Madison, Wisconsin-based Lauren Justice is a photographer who uses photography as a way to tell peoples’ stories. Her portraits seem simple on the surface, but you can see that they are real and intimate, in a way that’s only achievable through a genuine connection between the subject and photographer.
People have told me that I have a calming presence and am easy to get along with, which can help build connection and trust with the person you’re photographing. I strive to show who a person is through my photography and a personal connection with the subject leads to more intimate images that tell a story.
On a recent assignment for The New York Times, she was put in touch with Karen Olivo, one of the stars of the Broadway musical Moulin Rouge!. The story was focused on the people who worked on the musical and what their experiences were when the show shut down due to the pandemic. As a result of the indefinite hiatus, Karen moved from New York back to Wisconsin with her husband to be near their kids, and their family.
I love working with the [New York] Times. The editors are always so personable and have shown a lot of care throughout the pandemic. They put a lot of trust in their photographer’s vision and are really supportive.
Before her shoot with Karen, Lauren prepared by watching the film adaptation of Moulin Rouge!, a movie she had not seen in many years. She also researched her subject by reading and watching videos to get a sense of who Karen was on and off the stage.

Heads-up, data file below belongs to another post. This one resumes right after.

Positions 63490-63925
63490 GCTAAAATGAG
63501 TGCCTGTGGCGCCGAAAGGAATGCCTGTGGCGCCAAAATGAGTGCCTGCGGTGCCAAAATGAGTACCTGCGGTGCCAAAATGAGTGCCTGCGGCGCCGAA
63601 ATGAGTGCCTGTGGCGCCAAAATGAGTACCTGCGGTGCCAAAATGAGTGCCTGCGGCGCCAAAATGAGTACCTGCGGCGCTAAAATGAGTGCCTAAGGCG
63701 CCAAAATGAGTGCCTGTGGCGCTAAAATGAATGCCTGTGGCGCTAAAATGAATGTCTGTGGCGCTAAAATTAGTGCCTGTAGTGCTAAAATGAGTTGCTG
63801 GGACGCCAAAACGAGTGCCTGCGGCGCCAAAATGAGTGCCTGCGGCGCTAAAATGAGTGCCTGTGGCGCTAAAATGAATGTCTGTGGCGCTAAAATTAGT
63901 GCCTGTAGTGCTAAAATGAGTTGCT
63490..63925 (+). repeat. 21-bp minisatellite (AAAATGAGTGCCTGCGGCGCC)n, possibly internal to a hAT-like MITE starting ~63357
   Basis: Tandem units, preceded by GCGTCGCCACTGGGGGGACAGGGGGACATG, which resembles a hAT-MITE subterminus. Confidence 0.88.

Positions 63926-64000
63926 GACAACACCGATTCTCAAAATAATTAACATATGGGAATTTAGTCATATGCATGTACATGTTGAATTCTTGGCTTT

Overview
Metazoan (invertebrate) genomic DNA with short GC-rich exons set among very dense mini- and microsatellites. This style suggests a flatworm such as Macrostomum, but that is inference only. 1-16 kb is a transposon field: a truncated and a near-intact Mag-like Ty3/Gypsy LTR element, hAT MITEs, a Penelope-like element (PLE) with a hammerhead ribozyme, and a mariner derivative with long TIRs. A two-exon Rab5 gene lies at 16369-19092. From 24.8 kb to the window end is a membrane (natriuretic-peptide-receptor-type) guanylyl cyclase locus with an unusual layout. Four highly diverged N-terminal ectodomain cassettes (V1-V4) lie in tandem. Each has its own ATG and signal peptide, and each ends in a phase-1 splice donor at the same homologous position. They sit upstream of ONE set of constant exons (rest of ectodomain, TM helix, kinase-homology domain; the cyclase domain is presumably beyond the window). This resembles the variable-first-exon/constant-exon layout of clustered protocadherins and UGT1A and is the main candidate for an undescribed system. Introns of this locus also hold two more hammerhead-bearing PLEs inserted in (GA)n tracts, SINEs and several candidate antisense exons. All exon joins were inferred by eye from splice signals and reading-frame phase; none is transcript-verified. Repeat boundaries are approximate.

This assignment inspired me to watch the movie “Moulin Rouge!” again. I love that movie! Watching it again helped me get into the right headspace and understand the storyline. I also watched performances and interviews Karen had done in the past. Being able to get a sense of her personality outside of the stage was both helpful and fun. I have a lot of respect for the hard work that goes into a profession like this.
The shoot took place outside of Karen’s home in the suburbs of Wisconsin after a snowstorm — a sharp contrast from the New York City skyline that Karen had been photographed against in the past. The outside location was chosen due to the pandemic precautions and as a way to show Karen’s journey and tell her story through the imagery.
The change of environment is part of her [Karen’s] pandemic story, and having her outside her home was a way we could visually tell her story. I arrived about 30 minutes early to scout the area, taking note of possible locations to shoot. This helped me get a sense of how to manage our time together and think through a natural flow of backgrounds.
When she joined me outside, we took a walk down her street, and then spent some time in her backyard. Karen has an adorable dog, and the editor wanted to have him in some of the images — the dog was with her as she left New York when the production of “Moulin Rouge!” shut down in March of 2020.
While Lauren was well-prepared, the personal connection to the location and her dog’s presence undoubtedly also added to making Karen feel comfortable.
As she and I started our walk, her dog sat in the window watching us and then later came out and played in the backyard. Karen had also brought out some tea with her, making some of the images feel more natural and homey.
The setting also resulted in some spontaneous moments during the shoot where Lauren was able to capture candid moments, conveying genuine emotion and a sense of depth in the portraits.
Lauren’s images from this shoot were part of a larger New York Times piece written by Michael Paulson and titled: ‘Moulin Rouge!’ Was Their Ticket. Then 2020 Happened.’
Editor: Jessie Wender
See more of Lauren’s work at laurenjustice.com.
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